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Waters v. Village of Grafton

September 9, 2009


The opinion of the court was delivered by: Herndon, Chief Judge


I. Introduction

On March 3, 2008, Plaintiff Jeffrey Waters filed his Complaint against the City of Grafton, the Grafton Police Department, and Chief of Police William Hedger (Doc. 2, Ex. 1). On March 14, 2008, Defendants removed the cause to this Court (Doc. 2). On August 28, 2008, Plaintiff filed his first amended Complaint, adding Assistant Chief of Police Mike Weber (Doc. 21). In his amended Complaint, Plaintiff brings four counts against Defendants, including claims for: retaliation for opposing unlawful discrimination under the Age Discrimination in Employment Act ("ADEA"), age discrimination in failure to hire under the ADEA, tortious interference with a business expectancy, and violation of his First Amendment rights pursuant to 42 U.S.C. § 1983.

In his Complaint, Plaintiff alleges that in September 2006 he applied for a police officer position with the Grafton Police Department (Doc. 21 ¶ 10). At the time he submitted his application, Plaintiff was over forty years old (Id.). Plaintiff alleges that he was better qualified than numerous other applications because of his prior experience as a police officer (Doc. 21 ¶ 11). Plaintiff had graduated from the police academy, was a licensed peace officer, and had been employed by various police organizations (Id. at ¶ 5). Plaintiff was not hired by the Department and Plaintiff alleges that it was due to his age that he was not hired (Id. at ¶¶ 14, 29, 30). Plaintiff further alleges that on February 4, 2007, he complained to the Village of Grafton Aldermen and requested an investigation or explanation as to why the Department did not hire him and why others of lessor qualifications were hired (Id. at ¶¶ 15-16). Plaintiff also complained to The Alton Telegraph and the Jersey County Journal, complaining that the Department refused to hire him because of his age and that he intended to file a complaint with the Equal Employment Opportunity Commission ("EEOC") (Id. at ¶¶ 15-16).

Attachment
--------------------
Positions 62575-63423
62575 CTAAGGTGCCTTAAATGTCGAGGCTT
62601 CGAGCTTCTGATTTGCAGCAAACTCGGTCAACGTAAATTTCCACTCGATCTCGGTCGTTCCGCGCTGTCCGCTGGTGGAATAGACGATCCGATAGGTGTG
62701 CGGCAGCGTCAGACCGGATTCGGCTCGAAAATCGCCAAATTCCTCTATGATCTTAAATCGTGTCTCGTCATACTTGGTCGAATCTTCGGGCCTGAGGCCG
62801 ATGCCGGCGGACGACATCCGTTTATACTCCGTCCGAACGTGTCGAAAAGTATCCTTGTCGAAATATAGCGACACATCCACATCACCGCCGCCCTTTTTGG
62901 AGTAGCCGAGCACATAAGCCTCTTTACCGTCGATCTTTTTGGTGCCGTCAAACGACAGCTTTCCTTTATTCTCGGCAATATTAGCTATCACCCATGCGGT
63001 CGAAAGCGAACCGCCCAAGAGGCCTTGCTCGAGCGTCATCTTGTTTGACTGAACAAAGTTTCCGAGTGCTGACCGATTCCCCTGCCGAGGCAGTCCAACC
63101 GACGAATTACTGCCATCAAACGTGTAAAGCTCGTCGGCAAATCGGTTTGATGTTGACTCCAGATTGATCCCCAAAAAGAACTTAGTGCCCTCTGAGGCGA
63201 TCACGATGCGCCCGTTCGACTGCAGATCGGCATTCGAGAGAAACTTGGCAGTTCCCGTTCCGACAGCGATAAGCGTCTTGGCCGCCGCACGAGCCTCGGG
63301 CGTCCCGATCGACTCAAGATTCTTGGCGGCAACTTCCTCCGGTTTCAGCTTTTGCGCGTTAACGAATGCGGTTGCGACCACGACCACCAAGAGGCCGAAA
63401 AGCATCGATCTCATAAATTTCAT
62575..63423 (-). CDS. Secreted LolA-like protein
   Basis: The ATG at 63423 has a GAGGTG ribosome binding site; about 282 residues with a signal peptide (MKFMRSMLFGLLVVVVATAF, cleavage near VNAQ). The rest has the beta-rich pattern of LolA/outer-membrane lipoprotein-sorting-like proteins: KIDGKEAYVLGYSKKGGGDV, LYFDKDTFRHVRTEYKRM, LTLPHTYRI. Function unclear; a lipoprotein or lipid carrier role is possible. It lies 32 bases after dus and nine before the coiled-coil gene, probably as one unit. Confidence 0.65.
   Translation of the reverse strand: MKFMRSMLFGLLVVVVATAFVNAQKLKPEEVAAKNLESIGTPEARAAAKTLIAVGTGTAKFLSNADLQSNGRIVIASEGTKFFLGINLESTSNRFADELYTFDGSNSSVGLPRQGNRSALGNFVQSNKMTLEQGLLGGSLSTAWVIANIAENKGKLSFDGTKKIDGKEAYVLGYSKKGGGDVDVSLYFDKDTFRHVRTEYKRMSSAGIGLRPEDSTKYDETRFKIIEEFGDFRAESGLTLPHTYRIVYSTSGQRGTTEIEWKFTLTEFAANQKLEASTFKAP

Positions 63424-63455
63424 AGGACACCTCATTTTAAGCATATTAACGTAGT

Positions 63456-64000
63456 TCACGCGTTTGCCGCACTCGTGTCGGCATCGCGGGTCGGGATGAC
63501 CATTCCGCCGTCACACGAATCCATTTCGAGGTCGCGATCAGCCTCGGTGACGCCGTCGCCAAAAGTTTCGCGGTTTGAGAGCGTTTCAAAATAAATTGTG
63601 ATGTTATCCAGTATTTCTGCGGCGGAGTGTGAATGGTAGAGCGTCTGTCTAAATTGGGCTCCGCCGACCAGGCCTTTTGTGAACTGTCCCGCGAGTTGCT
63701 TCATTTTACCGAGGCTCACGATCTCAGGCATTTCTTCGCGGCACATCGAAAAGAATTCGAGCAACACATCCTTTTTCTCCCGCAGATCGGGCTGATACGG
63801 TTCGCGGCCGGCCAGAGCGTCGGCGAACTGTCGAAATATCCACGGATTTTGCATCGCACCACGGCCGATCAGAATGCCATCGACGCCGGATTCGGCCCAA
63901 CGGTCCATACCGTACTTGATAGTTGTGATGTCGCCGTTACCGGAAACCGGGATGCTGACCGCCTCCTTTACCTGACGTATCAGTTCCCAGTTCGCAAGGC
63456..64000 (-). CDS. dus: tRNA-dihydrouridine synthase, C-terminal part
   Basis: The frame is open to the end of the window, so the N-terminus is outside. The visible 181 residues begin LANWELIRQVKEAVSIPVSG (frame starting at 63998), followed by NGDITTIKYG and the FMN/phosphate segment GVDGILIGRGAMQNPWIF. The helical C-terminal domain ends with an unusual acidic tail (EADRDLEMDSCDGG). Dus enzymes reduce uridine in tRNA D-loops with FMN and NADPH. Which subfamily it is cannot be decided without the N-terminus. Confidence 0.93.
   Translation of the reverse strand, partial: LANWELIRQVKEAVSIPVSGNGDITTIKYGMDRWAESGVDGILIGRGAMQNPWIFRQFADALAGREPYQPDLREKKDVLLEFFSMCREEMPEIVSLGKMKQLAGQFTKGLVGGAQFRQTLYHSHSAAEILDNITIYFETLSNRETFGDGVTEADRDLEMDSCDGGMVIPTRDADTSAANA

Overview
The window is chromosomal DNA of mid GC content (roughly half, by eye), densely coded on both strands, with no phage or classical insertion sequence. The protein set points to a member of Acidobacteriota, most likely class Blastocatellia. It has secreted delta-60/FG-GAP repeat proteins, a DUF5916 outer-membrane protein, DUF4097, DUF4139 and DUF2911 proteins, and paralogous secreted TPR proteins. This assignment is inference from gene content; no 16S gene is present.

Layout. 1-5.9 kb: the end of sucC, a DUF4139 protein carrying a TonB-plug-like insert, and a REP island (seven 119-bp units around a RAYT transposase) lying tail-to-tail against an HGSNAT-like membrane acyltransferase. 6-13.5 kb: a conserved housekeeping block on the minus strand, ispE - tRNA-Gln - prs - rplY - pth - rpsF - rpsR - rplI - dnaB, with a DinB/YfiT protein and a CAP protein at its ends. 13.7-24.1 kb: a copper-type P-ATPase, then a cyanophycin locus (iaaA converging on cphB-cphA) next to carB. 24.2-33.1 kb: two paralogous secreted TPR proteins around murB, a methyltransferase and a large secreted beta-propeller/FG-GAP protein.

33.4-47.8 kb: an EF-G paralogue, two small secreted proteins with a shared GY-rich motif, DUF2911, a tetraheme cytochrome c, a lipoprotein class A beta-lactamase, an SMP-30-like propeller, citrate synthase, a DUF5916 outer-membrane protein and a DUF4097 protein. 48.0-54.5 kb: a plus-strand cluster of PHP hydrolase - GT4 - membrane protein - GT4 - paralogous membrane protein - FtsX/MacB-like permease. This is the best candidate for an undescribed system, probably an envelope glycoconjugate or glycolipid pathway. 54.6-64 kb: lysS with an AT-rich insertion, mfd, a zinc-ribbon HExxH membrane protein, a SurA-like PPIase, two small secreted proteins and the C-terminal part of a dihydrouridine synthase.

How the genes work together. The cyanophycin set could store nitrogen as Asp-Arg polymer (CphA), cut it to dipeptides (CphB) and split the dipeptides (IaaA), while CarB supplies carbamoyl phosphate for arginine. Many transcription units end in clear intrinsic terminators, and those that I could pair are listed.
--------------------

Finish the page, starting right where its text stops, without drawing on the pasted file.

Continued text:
Plaintiff further alleges that unfounded complaints against him were made to the U.S. Postal Inspector's office in St. Louis, Mo. (Doc. 21 at ¶16). Plaintiff was employed as a security guard for American Building Maintenance Security Services of America (ABM SSA), a government contractor (Id. at ¶15). Plaintiff alleges that Defendant Chief Hedger and Assistant Chief Weber originated the complaint and allegedly reported the allegations to the Alton Telegraph (Id. at ¶¶16, 17). Plaintiff further alleges that he was reassigned from his position at the Post Office to another facility with a lower rate of pay and when that contract expired, he lost his employment with ABM SSA (Id. at ¶¶19, 37, 38).

On September 12, 2008, Defendants filed a motion to dismiss all of the claims pursuant to FEDERAL RULE OF CIVIL PROCEDURE 12(b)(6) for failure to state a claim (Doc. 24). Plaintiff has filed a response to the motion (Doc. 25) and Defendants have filed a reply (Doc. 26). Defendant has also filed a motion to supplement motion to dismiss or, in the alternative, motion for summary judgment (Doc. 29).*fn1 The Court rules as follows.

II. Legal Standard